Monday, January 31, 2011

Perfectly Imperfect?

When I was trying to figure out what web address I could use for this blog, I came across a lot of variations of "perfectly imperfect."  You hear that a lot, too -- the slogan for Nick Jr.'s "Parents Connect" forum is "Perfectly Imperfect Parents Like You."  And I think it's great that people are embracing imperfection and trying to help others embrace it, too.  The more people out there sharing that message the better!

But it hit me the other day (when I heard that Nick Jr. slogan for the 45th time as my kids were glued to the TV all morning) -- I'm not even perfect at being imperfect.  Seriously.  As much as I try, I still get sucked into perfection mode sometimes.  I worry about appearances too much.  I judge people in ways they don't deserve.  I beat myself up about not doing or being everything I expect from myself, or everything I think someone else expects from me.

So with all that I write here, please know that I am just working on it, like everyone else.  Not perfectly imperfect, but getting kinda-sorta good at it... :)

Wednesday, January 26, 2011

"I thought I was the only one..."

Have you ever been in a pet store?  You see all the little hamsters and lizards in their glass cases, all stacked up so they're together, but separated from one another.

Have you ever felt like one of them? 

Buying into the idea of "perfection" puts each one of us into those little glass boxes.  We can see each other, but we put up walls that keep us apart. This can happen in all sorts of ways.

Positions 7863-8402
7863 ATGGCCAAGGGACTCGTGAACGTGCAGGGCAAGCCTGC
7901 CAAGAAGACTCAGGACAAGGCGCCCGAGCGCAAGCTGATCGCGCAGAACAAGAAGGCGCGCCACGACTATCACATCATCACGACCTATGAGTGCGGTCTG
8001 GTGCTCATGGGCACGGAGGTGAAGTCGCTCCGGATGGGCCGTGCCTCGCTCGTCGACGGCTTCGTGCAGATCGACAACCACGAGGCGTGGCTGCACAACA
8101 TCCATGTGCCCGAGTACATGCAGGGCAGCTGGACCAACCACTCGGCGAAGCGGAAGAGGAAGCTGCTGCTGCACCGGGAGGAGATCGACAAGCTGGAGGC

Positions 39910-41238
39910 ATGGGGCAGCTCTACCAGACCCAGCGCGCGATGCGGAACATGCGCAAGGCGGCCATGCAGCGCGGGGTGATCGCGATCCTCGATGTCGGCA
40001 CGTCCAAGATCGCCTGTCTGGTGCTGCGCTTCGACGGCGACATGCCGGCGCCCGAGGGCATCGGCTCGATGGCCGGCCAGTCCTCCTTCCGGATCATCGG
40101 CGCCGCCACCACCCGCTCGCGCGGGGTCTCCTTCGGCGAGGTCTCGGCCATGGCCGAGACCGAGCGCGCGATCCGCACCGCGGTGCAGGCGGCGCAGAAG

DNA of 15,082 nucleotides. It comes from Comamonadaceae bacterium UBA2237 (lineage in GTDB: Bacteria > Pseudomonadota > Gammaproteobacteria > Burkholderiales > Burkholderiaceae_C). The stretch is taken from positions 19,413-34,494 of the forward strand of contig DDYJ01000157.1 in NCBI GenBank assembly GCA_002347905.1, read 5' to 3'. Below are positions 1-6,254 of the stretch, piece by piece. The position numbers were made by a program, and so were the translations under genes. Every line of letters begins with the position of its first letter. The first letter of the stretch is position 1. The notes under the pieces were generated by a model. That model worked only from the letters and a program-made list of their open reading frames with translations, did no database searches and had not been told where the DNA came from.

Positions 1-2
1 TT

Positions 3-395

We look at the people around us and think, "Oh, they're so perfect.  They must think I'm so awful."  So we never climb out of our own glass box to extend a hand of friendship, just assuming that the other person would have no use for us.  When I first started writing this blog, my dear cousin Tiffany sent me this email (which I use with her permission):

     "In my ward [that's what LDS people call our congregation], there is a beautiful, petite woman with an incredible body that decorates and dresses well and eats healthy food...  I automatically assume that there is no way these seemingly perfect women would want to befriend a chubby, out-of-control with clutter, working mom that is constantly-exhausted and needing-babysitters, kind of girl."

Now, this is exactly how I would describe myself, so I was really surprised to find out that Tiff put me in the "perfect women" category.  But that's the truth of it -- we all see our own faults like we're looking through a magnifying glass, but we see others through a lens that only makes us suffer in comparison. 

But Tiff has a very good head on her shoulders, and her next statement really struck home for me:

     "Sometimes, I pretend that perfect ladies like this are incontinent or have thirteen toes or something.  I always need a reminder that no one is the best of the best all the time.  I imagine it's so hard for _____ if she knows how envied she is and thought she had to keep up to such insurmountable standards."

When we look at someone else's lifestyle or body or well-behaved children or job or whatever, we put them in a glass box as well, so that neither one of us can reach the other.   We feel like we can never measure up to a standard that we've usually imagined up ourselves, and they feel like they can never admit to any weakness without disappointing people.